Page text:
Turkish Missiles Used in Syria Include Europe-Produced Parts

A Türkiye-backed Syrian fighter sits at a position on the outskirts of the town of Marea, in the northern Aleppo countryside, along the frontline with areas held by the US-backed Kurdish-Arab alliance known as the Syrian Democratic Forces (SDF), on December 6, 2022. (AFP)
A Türkiye-backed Syrian fighter sits at a position on the outskirts of the town of Marea, in the northern Aleppo countryside, along the frontline with areas held by the US-backed Kurdish-Arab alliance known as the Syrian Democratic Forces (SDF), on December 6, 2022. (AFP)
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Turkish Missiles Used in Syria Include Europe-Produced Parts

A Türkiye-backed Syrian fighter sits at a position on the outskirts of the town of Marea, in the northern Aleppo countryside, along the frontline with areas held by the US-backed Kurdish-Arab alliance known as the Syrian Democratic Forces (SDF), on December 6, 2022. (AFP)
A Türkiye-backed Syrian fighter sits at a position on the outskirts of the town of Marea, in the northern Aleppo countryside, along the frontline with areas held by the US-backed Kurdish-Arab alliance known as the Syrian Democratic Forces (SDF), on December 6, 2022. (AFP)

Commercial brakes produced by a Dutch company to be used in ambulances in Türkiye instead ended up in missiles used by Türkiye in attacks in northeastern Syria, a report released Tuesday said. 

Between September 2021 and June 2022, field investigators with London-based Conflict Armament Research analyzed the remnants of 17 air-to-surface missiles used in strikes in northeast Syria, the report said. An analysis of the components of the wreckage found that the missiles were manufactured by Roketsan, a Turkish defense manufacturer. 

The missiles included components made by US, Chinese and European companies, among them electromagnetic brakes with “markings and characteristics consistent with production by (Netherlands-based company) Kendrion NV,” the report said. 

Representatives of Kendrion told researchers that the company had agreed in 2018 to supply 20-25,000 brakes to a Turkish company called FEMSAN, with the stated purpose of using them on blood analysis machines fitted to ambulances, the report said. After being notified that the brakes were being used in military applications, Kendrion said it had cut off its business relationship with the Turkish company, the report noted.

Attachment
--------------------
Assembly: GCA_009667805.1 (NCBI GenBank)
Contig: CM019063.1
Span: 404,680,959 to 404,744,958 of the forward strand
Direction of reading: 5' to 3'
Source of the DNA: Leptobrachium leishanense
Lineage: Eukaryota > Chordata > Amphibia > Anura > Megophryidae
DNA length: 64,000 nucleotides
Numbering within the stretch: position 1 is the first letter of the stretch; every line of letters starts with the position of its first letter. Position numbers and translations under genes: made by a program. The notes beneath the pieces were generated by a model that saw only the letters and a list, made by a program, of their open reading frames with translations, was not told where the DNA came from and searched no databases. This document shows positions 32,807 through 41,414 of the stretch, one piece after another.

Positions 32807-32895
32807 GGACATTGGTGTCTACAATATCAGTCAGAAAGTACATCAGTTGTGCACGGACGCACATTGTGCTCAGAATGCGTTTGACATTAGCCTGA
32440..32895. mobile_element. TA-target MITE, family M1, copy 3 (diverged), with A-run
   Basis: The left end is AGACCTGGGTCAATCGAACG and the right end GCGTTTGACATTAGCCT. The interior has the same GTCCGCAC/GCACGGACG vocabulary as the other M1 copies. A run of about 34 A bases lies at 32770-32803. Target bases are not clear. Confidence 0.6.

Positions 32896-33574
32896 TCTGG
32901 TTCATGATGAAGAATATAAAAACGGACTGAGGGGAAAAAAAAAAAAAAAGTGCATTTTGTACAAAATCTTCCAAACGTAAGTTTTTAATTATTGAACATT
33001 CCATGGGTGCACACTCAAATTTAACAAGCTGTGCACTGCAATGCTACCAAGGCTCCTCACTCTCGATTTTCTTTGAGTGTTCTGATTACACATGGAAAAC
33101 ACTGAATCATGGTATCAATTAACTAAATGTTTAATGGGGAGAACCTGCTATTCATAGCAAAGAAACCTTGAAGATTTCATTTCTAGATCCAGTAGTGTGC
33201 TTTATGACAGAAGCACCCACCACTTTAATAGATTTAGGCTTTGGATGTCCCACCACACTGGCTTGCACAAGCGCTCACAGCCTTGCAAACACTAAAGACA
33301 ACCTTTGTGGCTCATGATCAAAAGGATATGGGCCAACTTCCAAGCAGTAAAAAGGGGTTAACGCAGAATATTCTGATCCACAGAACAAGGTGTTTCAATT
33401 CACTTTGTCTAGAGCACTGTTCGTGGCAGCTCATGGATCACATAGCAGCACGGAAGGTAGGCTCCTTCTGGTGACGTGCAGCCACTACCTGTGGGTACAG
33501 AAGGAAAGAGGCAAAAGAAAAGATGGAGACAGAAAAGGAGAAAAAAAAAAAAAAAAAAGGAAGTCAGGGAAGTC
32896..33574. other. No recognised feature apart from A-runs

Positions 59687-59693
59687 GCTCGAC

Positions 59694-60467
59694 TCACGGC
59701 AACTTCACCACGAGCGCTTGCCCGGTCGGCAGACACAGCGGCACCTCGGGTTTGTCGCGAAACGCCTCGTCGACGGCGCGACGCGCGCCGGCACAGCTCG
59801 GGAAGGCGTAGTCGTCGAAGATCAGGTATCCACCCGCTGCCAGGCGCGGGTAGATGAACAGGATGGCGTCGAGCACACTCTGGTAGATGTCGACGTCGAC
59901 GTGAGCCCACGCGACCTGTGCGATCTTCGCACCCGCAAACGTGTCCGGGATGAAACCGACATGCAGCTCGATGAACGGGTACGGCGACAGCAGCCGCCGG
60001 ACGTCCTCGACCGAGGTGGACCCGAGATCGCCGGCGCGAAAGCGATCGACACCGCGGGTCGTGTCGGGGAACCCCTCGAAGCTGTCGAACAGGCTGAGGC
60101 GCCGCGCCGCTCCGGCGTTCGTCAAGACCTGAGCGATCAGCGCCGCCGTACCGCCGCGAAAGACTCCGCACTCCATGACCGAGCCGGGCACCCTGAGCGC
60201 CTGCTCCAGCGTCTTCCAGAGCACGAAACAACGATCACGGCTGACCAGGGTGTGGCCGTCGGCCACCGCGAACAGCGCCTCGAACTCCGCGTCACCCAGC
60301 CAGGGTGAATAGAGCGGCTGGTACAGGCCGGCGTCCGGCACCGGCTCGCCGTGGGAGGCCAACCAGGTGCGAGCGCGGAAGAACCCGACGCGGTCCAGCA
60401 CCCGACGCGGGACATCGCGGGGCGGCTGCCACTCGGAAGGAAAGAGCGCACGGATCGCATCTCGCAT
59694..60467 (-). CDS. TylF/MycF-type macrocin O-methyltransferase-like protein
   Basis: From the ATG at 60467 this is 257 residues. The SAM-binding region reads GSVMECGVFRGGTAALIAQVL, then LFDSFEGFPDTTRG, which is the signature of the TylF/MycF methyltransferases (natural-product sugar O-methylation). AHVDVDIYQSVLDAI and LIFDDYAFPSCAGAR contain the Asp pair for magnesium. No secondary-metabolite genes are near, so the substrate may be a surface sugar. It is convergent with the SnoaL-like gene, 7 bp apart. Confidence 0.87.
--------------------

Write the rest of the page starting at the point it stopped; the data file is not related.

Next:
FEMSAN did not immediately respond to a request for comment, while representatives of Roketsan could not be reached for comment. 

The research was carried out before the most recent round of Turkish airstrikes in northeast Syria, launched last month in response to a deadly Nov. 13 bombing in Istanbul that Ankara blames on Kurdish groups based in Syria — an allegation that the groups deny. Türkiye’s President Recep Tayyip Erdogan has also threatened a ground incursion. 

The report did not allege that the sellers of the components used in the missiles had violated any laws, noting that “while the EU has had an arms embargo related to Syria itself since 2011, (Türkiye) has never been subject to sanctions at the multilateral level.” 

It added that the case “highlights both the critical importance and the relative complexity of commercial due diligence for material of these types” which “may serve multiple purposes, some of which the manufacturer may not even be aware, and which may be extremely sensitive.” 



Hamas’ Armed Wing Says Israeli Airstrike Killed Two Hostages in Rafah

12 June 2024, Palestinian Territories, Khan Younis: Tents for displaced Palestinians at al-Mawasi area in the southern Gaza Strip city of Khan Younis. (Omar Ashtawy/APA Images via ZUMA Press Wire/dpa)
12 June 2024, Palestinian Territories, Khan Younis: Tents for displaced Palestinians at al-Mawasi area in the southern Gaza Strip city of Khan Younis. (Omar Ashtawy/APA Images via ZUMA Press Wire/dpa)
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Hamas’ Armed Wing Says Israeli Airstrike Killed Two Hostages in Rafah

12 June 2024, Palestinian Territories, Khan Younis: Tents for displaced Palestinians at al-Mawasi area in the southern Gaza Strip city of Khan Younis. (Omar Ashtawy/APA Images via ZUMA Press Wire/dpa)
12 June 2024, Palestinian Territories, Khan Younis: Tents for displaced Palestinians at al-Mawasi area in the southern Gaza Strip city of Khan Younis. (Omar Ashtawy/APA Images via ZUMA Press Wire/dpa)

Hamas' armed wing al-Qassam Brigades said on Friday that two Israeli hostages held in Gaza were killed in an Israeli airstrike on Rafah a few days ago.

The group, in a video posted on its Telegram channel, did not release the names of those said to have been killed or provide any evidence.

The Israeli government "does not want your hostages to return, except in coffins," the al-Qassam Brigades statement said.

Israel rescued four hostages held by Hamas in a hostage-freeing operation in central Gaza's al-Nuseirat on June 8. The health ministry in Hamas-run Gaza said more than 250 Palestinians were killed in the raid.

The war in Gaza erupted when Hamas fighters stormed southern Israel on Oct. 7, killing around 1,200 people and seizing more than 250 hostages, according to Israeli tallies.

Israel has responded with a military assault on the Gaza Strip that has killed more than 37,000 Palestinians, according to the Gaza health ministry. Israel says its campaign is intended to eliminate Hamas as a threat and free the remaining hostages.